How Can People Come to the US From Another Country Legally

Many people dream of coming to the United States. Some come to see Washington, D.C., or New York City, while others hope to build a prosperous life here. No matter why they arrive on our shores, each must follow a clear legal process to stay here.

Applying for a Visa

The US Department of State requires visas to enter our country unless you are staying for less than 90 days and are a citizen of a country that participates in the Visa Waiver Program.

Travelers who need a visa can apply for one of the following through their embassy or consulate before their trip:

  • Student visa
  • FiancĂ© visa
  • Tourist/Business visa
  • Immigrant Visa to pursue permanent residency
  • Transit visa

Most travelers will need a passport in addition to their visa, although there are a few exceptions to that rule outlined within the Western Hemisphere Travel Initiative.

Moving From an Immigrant Visa to a Green Card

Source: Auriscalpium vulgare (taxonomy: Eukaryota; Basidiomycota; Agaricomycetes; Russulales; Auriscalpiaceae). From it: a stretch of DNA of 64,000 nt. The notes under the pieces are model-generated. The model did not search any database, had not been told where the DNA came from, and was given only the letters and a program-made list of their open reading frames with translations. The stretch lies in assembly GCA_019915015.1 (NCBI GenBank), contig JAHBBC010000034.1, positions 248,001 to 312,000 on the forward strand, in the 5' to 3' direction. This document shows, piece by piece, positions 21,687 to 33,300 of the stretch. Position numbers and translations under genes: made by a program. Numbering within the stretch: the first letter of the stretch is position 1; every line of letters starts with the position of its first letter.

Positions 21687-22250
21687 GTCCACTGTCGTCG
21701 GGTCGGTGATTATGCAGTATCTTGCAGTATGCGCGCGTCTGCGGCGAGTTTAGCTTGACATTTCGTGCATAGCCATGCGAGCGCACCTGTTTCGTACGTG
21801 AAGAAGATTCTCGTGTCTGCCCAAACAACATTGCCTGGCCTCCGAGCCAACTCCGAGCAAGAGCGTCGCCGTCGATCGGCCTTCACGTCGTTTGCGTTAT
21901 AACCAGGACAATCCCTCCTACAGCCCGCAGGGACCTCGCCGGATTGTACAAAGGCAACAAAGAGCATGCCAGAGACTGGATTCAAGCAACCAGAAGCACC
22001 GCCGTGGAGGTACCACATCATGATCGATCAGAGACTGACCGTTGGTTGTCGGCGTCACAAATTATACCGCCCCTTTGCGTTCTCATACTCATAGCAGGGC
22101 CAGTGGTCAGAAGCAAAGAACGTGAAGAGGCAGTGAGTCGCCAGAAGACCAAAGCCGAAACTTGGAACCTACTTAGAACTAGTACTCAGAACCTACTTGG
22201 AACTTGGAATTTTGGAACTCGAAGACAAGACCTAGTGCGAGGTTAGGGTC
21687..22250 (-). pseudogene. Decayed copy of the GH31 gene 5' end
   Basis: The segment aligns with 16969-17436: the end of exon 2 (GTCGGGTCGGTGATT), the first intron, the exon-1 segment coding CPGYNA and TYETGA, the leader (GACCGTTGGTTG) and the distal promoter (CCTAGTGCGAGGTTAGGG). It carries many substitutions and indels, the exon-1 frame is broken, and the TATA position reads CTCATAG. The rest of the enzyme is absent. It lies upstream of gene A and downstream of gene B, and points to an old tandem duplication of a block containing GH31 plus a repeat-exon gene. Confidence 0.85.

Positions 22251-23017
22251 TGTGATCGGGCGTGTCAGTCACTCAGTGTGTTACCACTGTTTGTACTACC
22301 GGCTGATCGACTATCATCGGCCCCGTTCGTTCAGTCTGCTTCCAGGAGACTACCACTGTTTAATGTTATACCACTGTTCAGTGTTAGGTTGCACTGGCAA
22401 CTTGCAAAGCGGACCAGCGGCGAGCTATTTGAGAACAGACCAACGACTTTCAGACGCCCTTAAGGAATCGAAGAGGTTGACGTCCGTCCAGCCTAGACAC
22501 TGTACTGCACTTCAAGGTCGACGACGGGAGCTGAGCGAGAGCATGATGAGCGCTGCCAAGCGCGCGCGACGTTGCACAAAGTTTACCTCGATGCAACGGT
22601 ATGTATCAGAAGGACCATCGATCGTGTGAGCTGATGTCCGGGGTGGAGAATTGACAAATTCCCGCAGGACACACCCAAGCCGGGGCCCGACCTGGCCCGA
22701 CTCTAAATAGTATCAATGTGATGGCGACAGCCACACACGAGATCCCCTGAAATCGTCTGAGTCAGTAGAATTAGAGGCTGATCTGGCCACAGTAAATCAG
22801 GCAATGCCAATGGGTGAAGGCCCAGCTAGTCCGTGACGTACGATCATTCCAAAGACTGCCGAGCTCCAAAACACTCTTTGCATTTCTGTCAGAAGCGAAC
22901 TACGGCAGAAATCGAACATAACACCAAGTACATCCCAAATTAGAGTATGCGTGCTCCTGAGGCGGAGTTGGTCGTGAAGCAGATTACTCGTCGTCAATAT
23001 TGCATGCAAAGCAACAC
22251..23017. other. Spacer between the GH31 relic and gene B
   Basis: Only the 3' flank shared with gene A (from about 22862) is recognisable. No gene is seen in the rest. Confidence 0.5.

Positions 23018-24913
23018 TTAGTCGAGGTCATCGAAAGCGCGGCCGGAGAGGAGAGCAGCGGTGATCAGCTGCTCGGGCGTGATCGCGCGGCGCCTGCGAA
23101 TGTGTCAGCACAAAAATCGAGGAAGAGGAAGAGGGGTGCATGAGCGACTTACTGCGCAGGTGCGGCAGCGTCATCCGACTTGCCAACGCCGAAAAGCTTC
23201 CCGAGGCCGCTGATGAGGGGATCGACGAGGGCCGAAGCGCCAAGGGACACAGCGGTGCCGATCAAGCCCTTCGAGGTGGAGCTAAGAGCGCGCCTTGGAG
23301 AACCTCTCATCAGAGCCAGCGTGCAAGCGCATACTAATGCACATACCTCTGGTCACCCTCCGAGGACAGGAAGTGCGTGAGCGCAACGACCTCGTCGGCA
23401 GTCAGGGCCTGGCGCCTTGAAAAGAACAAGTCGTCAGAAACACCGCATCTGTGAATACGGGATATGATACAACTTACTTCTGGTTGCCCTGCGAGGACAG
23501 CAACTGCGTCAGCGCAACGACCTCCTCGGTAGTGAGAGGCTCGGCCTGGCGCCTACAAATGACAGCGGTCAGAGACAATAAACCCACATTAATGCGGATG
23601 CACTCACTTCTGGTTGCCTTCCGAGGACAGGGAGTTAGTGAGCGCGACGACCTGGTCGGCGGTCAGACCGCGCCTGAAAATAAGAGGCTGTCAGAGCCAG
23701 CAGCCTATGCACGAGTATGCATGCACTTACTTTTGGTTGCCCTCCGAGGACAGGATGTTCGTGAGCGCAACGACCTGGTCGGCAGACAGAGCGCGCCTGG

Anyone who wants to become a permanent resident of the United States must apply for a Permanent Resident Card, commonly called a Green Card. This usually occurs after they hold a family-based or employment-based visa, although the US Citizenship and Immigration Services (USCIS) provides some Green Cards to refugees, human trafficking victims, and other special cases.

If eligible, the prospective US resident must apply to USCIS with an application and filing fee, which varies from $750 to $1225, depending on the age of the applicant. The fee is waived for refugees.

USCIS will review the application, then invite the applicant for an interview. If approved, the Permanent Resident Card is valid for ten years.

Becoming a US Citizen

Once a permanent resident lives in the United States for five years, three if married to a US citizen, they can apply for citizenship. They must undergo an additional interview and background checks, as well as US History and English tests, conducted by USCIS. If approved, they attend a Naturalization Ceremony and take the Oath of Allegiance.

From there, new US citizens may enjoy all the rights and responsibilities we are granted in our country. From voting to free speech to the freedom of religion, each one is cherished by those who arrive on our shores and choose to become citizens.